||Central Bank Of Barbados
Every quarter, the Central Bank of Barbados publishes its review of Barbados’ economic performance. The video review, delivered by the Governor, is livestreamed on the Bank’s website and YouTube channel, and also posted in its entirety – about 10 minutes – on its Facebook page. These reviews provide insight into how the economy is faring, so if you haven’t been watching them, you should be. Here’s when they take place and what you should be listening out for.
The review is usually released about a month after the end of the previous quarter and covers Barbados’ economic performance so far in the calendar year. This means that while the review at the end of the first quarter will look at January to March only, the one at the end of the second quarter will cover the first six months of the year, and the one at the end of the third quarter looks at the period January to September. The year’s first review, the one that is usually held in January, actually reports on Barbados’ economic performance for the entire previous year.
In the review, the Governor shares key statistics – indicators – that reveal the health of Barbados’ economy. He usually gives an update on economic growth – the increase in GDP (Gross Domestic Product), or put another way, in how much the value of the goods and services Barbados’ produces has increased by, relative to the same time the previous year – as well as on the debt to GDP ratio, which compares how much Barbados owes to the value of what it produces.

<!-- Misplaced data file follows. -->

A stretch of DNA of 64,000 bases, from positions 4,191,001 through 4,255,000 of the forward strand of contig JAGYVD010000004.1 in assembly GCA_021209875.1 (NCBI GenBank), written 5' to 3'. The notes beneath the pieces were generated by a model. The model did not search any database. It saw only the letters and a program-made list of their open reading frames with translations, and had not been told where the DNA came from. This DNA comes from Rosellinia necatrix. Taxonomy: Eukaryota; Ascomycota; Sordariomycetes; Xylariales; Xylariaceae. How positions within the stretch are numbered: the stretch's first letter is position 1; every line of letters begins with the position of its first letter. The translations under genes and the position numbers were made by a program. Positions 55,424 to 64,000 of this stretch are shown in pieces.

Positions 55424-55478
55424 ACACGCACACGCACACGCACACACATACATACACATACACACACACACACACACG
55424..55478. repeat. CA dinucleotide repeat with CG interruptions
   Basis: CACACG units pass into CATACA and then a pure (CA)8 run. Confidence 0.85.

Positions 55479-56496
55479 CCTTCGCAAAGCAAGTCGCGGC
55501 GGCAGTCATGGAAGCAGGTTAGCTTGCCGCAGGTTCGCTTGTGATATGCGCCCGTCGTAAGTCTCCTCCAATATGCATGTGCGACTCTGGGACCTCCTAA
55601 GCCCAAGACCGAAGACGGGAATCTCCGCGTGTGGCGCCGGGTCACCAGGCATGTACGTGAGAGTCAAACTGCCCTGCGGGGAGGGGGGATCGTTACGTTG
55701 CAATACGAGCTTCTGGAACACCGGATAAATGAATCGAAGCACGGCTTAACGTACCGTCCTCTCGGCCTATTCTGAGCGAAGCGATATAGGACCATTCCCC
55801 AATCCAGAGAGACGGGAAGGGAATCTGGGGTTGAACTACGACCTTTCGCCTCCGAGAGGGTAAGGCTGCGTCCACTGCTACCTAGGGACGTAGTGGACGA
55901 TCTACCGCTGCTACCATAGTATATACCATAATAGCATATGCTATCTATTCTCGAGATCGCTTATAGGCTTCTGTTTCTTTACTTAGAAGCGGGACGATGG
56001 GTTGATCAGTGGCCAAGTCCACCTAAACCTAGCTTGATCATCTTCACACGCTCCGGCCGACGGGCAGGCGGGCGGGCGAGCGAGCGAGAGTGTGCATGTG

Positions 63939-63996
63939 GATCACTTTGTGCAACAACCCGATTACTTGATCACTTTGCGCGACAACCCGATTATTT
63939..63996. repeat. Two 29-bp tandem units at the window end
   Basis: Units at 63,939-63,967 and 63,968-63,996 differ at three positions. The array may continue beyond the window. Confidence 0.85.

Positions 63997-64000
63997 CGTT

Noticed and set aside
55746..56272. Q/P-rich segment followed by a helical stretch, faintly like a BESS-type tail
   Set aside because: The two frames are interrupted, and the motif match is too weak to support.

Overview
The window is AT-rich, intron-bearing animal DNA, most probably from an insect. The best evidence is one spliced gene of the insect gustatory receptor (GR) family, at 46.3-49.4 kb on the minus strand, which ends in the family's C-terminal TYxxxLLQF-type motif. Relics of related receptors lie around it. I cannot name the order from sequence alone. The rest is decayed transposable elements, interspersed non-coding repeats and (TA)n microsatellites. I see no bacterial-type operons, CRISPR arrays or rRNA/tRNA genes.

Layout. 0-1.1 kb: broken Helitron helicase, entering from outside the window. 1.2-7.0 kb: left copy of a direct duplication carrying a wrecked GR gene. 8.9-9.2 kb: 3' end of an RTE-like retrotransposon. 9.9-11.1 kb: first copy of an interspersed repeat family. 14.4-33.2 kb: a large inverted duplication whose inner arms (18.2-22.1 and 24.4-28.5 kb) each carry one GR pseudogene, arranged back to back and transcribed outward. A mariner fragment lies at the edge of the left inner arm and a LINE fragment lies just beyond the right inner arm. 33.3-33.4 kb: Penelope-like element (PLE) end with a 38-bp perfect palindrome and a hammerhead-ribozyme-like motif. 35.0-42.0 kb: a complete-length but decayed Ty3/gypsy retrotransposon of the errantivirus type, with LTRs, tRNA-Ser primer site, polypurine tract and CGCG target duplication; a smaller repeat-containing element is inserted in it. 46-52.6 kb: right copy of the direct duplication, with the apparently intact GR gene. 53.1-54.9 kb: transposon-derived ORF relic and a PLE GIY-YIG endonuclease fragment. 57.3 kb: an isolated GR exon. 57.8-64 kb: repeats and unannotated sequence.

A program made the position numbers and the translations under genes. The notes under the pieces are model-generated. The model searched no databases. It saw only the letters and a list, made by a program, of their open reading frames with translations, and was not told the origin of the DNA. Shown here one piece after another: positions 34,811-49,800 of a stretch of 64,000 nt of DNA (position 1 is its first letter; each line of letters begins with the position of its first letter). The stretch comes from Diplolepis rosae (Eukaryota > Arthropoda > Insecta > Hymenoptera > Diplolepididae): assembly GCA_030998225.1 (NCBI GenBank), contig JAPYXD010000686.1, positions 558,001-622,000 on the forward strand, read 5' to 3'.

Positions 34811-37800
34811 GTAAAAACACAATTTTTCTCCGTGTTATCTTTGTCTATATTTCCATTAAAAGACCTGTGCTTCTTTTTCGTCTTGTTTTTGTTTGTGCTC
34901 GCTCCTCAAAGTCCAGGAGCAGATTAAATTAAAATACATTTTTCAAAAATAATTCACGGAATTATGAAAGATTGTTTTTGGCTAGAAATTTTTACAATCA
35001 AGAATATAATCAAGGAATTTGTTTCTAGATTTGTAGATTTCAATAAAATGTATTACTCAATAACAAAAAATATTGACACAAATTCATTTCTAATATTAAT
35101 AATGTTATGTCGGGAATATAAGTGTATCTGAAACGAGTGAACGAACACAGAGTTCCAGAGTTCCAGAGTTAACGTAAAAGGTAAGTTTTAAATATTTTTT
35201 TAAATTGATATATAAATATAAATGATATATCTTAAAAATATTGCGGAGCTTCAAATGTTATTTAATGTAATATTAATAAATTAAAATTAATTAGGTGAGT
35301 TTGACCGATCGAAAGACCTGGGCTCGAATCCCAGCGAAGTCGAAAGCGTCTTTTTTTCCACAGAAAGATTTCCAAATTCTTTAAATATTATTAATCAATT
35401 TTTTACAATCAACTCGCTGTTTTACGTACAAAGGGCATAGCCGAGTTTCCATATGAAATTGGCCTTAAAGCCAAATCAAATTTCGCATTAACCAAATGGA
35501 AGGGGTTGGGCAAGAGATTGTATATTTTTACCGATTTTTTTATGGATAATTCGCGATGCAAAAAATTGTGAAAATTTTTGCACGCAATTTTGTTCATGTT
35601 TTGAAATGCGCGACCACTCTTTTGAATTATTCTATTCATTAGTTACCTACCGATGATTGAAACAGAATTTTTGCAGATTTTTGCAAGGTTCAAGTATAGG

The Governor also speaks about the fiscal deficit – how much more the Government is spending than it is earning (If the Government is earning more than it is spending, that would be called a fiscal surplus). The fiscal deficit is tracked through the fiscal year, so if the Governor mentions “an overall reduction in the fiscal deficit from the previous year”, he is not referring to the calendar year, but rather to the 12 months starting from April and ending at the end of March, since Barbados’ fiscal year is April 1 to March 31.
The quarterly review usually includes other important indicators such as unemployment, the level of international reserves, and the retail price index – how much prices have increased over the past 12 months – as well as an overview of how tourism, one of our biggest sectors, is performing. It typically ends with a forecast for how much the economy is projected to grow as well as the Central Bank’s prescription for what action is needed to strengthen it.
The Central Bank of Barbados’ quarterly economic review provides timely, credible information, and now that you know the areas that help to tell the story of Barbados’ economy, you can keep abreast of how it is performing and of how you can to help improve it.